Finally, a ‘Christian’ diet!

On Monday we learned that pastor and best-selling author Rick Warren was releasing a new “faith-based” diet book. The book is apparently derived from The Daniel Plan, a program which will “transform your spiritual, physical, and emotional health.” Ordinarily, such holistic transformation is beyond the scope of the typical weight-loss plan but how many plans can lay claim to “founding doctors” Rick Warren, Mehmet Oz, Daniel Amen, and Mark Hyman? [The Merritts almost came to blows at our Thanksgiving meal as we debated the relative greatness of America’s founding fathers (Washington, Adams, Jefferson, & Madison). Once this gift is unwrapped we’ll be doomed to repeat this ordeal over Christmas as we argue about the relative prestige of the founding doctors. Thanks for ruining Christmas, Pastor Rick.]

Some brief thoughts:

1) Disclaimer: my cynicism and/or concern about this book isn’t about content (I haven’t read the book).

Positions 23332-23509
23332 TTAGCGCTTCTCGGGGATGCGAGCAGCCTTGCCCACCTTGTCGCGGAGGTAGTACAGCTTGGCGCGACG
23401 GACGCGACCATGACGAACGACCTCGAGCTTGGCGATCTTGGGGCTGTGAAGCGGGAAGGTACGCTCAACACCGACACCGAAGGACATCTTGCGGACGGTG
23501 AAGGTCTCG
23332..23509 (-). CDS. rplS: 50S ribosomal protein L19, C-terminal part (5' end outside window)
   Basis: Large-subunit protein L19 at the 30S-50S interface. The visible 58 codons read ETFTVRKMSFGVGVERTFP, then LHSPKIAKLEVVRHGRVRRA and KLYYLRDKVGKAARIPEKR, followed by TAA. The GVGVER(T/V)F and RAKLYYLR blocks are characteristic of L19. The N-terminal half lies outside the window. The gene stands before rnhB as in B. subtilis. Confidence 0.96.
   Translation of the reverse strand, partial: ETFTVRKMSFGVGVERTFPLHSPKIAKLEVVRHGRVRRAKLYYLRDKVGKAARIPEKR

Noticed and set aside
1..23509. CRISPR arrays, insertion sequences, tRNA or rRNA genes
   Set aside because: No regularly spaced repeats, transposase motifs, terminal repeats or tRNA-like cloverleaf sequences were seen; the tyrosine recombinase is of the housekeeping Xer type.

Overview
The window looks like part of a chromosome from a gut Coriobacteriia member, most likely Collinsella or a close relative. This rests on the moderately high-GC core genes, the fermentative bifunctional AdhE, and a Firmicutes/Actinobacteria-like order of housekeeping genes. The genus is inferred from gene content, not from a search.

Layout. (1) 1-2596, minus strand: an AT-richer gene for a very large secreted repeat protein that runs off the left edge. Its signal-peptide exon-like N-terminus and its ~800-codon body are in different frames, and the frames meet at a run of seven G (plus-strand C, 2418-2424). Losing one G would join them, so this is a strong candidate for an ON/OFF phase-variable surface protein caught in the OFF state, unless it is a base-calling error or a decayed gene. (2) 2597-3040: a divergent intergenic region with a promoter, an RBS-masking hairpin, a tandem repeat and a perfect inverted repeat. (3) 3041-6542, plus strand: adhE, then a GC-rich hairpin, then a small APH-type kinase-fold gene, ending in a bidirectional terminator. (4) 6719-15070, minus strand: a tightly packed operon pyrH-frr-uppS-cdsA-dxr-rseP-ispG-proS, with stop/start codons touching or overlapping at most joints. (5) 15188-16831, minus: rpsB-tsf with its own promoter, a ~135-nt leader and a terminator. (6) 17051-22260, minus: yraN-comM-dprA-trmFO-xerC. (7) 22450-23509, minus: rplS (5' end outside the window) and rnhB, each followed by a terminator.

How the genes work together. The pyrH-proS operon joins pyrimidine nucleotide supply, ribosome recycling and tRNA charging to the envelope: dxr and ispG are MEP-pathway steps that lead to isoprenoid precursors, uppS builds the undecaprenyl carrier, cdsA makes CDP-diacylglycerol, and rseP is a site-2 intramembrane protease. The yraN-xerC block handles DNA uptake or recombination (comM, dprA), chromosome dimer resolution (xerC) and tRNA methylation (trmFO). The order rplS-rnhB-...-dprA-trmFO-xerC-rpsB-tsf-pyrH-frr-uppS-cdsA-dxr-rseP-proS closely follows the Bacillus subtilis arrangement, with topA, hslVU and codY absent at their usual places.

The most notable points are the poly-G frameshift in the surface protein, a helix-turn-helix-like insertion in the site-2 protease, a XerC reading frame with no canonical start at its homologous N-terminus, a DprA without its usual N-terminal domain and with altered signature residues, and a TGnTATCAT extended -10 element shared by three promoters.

2) Gluttony is an “acceptable sin” in many Christian circles and a pastor serves his people well when he exposes it to the light for the good of the church.

3) To say that a program is “founded in faith/on biblical principles” often has more to do with branding than anything else (blame it on the Christian media complex). The unintended consequence is the creation of a kosher market to meet the demand of felt needs under the banner of spirituality (see #4).

4) “Christian” weight loss plans tend to focus on felt needs rather than ultimate needs. I take it that, under normal circumstances, gluttony has less to do with eating habits, loneliness, etc. and more to do with unbelief and/or the “inbred slothfulness of our nature.” Lewis cut to the root of the matter when he called us “half-hearted creatures fooling about with drink and sex and ambition when infinite joy is offered us.” The real problem isn’t that we desire food too much but that we desire God too little.

5) I can’t shake the notion that a pastor has far better things to do with his time than to collaborate on a diet program with Dr. Oz. At the end of the day I think this is my biggest hang-up. Maybe I’m wrong but I can’t imagine men like Paul, Augustine, Luther, Wesley, & Edwards sitting down to pen a treatise on dieting. Somehow they found better things to do & the church has been better for it.

Not a censure but a sigh.



Author: Jonathan P. Merritt

Happily married father of six. Lead pastor at Edgewood Baptist Church (Columbus, GA). Good-natured contrarian, theological Luddite, and long-suffering Atlanta Falcons fan. A student of one book.

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